Result in this study suggests that /NO/VEGF pathway observed in normal pregnancy would be dysfunctional in HUVEC from preeclampsia. This idea is supported by the fact that although activation of is associated with nitration and cell proliferation, it was not related to VEGF protein expression. In this regard, Feoktistov and colleagues [22] have reported that hypoxia-mediated upregulation of in HUVEC has a functional impact, since only under this condition the was coupled to upregulation of VEGF. Our results partially agree with this concept, with respect to upregulation of in preeclampsia, a condition characterized by placental under perfusion [2, 3] and HIF-1 α activation [56]. Contrarily, we did not find an -mediated VEGF expression in preeclampsia, whereas it was evidenced in cell from normal pregnancy. Apparent discrepancy may be related to experimental condition, since in the Feokstitov’s report [22] they use a HUVEC cell line, rather than primary culture as we reported; and hypoxia was defined as 4.6% oxygen, which is considered normoxia for primary culture of HUVEC [58].

There are some intriguing results in our study that we would like to discuss. For instance, activation might not be associated with cell migration in either normal pregnancy or preeclampsia, because MRS-1754 was unable to block the stimulatory effect of NECA upon cell migration. Although we did not analyze the participation of other adenosine receptors in this particular study, it has been described previously that activation of increases cell migration in HUVEC from either normal or preeclamptic pregnancies [29]. Then, , rather than , may be involved in the cell migration during normal pregnancy and preeclampsia. Another intriguing result is the reduction in the nitrite levels (i.e., NO metabolites) in the culture medium of preeclamptic cells induced by coincubation with NECA and MRS-1754 (Figure 4(c)). As stated above, we could not roll out the participation of other adenosine receptors (except ) in this response.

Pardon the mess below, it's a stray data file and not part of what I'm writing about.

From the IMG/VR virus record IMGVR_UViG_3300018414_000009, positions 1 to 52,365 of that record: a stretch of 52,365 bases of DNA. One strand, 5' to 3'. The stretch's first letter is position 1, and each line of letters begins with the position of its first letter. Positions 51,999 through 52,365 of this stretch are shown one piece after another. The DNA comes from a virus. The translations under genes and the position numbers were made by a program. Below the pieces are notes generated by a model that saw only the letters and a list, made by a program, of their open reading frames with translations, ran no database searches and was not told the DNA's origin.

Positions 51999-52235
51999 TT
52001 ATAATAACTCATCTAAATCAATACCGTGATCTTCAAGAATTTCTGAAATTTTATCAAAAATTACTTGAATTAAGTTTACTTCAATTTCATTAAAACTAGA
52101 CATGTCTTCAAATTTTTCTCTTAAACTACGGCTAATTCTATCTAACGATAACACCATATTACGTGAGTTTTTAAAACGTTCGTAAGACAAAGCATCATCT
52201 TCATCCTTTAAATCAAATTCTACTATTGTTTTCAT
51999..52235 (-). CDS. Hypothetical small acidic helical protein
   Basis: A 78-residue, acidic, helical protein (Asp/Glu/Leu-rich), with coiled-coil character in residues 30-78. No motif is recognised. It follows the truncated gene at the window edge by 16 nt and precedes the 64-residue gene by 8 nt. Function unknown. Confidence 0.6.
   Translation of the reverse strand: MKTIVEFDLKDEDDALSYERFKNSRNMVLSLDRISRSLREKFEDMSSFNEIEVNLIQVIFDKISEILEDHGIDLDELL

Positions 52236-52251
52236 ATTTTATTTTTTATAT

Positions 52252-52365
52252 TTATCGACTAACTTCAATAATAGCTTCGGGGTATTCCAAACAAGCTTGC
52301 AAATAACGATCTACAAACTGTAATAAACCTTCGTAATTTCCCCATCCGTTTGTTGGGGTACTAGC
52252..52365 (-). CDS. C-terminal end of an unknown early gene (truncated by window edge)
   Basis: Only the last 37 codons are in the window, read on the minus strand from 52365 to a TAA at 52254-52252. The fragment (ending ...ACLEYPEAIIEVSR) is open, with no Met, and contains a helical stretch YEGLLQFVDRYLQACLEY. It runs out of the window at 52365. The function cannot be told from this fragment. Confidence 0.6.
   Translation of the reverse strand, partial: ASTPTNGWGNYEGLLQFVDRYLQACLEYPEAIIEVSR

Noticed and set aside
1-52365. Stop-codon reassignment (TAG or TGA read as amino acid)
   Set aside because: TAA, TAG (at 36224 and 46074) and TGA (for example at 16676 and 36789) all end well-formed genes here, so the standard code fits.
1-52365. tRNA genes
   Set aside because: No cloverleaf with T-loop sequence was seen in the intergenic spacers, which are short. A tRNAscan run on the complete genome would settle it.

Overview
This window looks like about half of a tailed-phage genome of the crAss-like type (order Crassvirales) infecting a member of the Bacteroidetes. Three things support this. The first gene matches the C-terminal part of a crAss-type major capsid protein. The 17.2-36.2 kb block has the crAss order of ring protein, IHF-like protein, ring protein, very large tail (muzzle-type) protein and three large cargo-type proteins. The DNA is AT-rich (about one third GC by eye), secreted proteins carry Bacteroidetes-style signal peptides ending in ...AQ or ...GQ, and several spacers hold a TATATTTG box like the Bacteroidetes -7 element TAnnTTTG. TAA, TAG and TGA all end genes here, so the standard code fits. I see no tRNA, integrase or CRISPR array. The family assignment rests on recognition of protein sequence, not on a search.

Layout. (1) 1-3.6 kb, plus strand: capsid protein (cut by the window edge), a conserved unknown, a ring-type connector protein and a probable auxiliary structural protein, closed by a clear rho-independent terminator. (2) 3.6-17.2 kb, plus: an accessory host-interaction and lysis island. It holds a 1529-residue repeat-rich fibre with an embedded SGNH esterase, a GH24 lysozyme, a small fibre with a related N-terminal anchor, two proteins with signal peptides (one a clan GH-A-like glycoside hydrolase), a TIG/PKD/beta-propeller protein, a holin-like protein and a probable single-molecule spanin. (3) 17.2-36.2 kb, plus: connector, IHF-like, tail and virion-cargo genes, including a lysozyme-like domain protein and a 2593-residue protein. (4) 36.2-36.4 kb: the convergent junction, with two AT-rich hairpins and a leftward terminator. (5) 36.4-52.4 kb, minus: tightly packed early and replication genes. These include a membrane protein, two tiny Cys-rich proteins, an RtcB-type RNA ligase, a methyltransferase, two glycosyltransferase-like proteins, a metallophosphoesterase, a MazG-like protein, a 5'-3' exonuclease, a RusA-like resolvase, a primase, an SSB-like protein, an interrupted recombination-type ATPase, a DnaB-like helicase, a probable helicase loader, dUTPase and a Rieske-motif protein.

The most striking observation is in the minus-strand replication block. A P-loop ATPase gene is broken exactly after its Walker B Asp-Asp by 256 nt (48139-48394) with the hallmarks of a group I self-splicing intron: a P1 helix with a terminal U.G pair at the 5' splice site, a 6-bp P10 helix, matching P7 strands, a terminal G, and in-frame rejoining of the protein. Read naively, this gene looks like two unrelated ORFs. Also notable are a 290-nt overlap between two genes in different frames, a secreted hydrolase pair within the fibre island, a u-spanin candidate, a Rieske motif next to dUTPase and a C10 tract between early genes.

5. Conclusion

HUVECs from normal pregnancies exhibit a functional presence of , whose activation is associated with cell proliferation, mediated at least partially, via intracellular protein nitration and VEGF synthesis. On the other hand, cells from preeclampsia are characterized by upregulation in the protein expression, but its activity is diminished and might not be involved in the control of VEGF expression.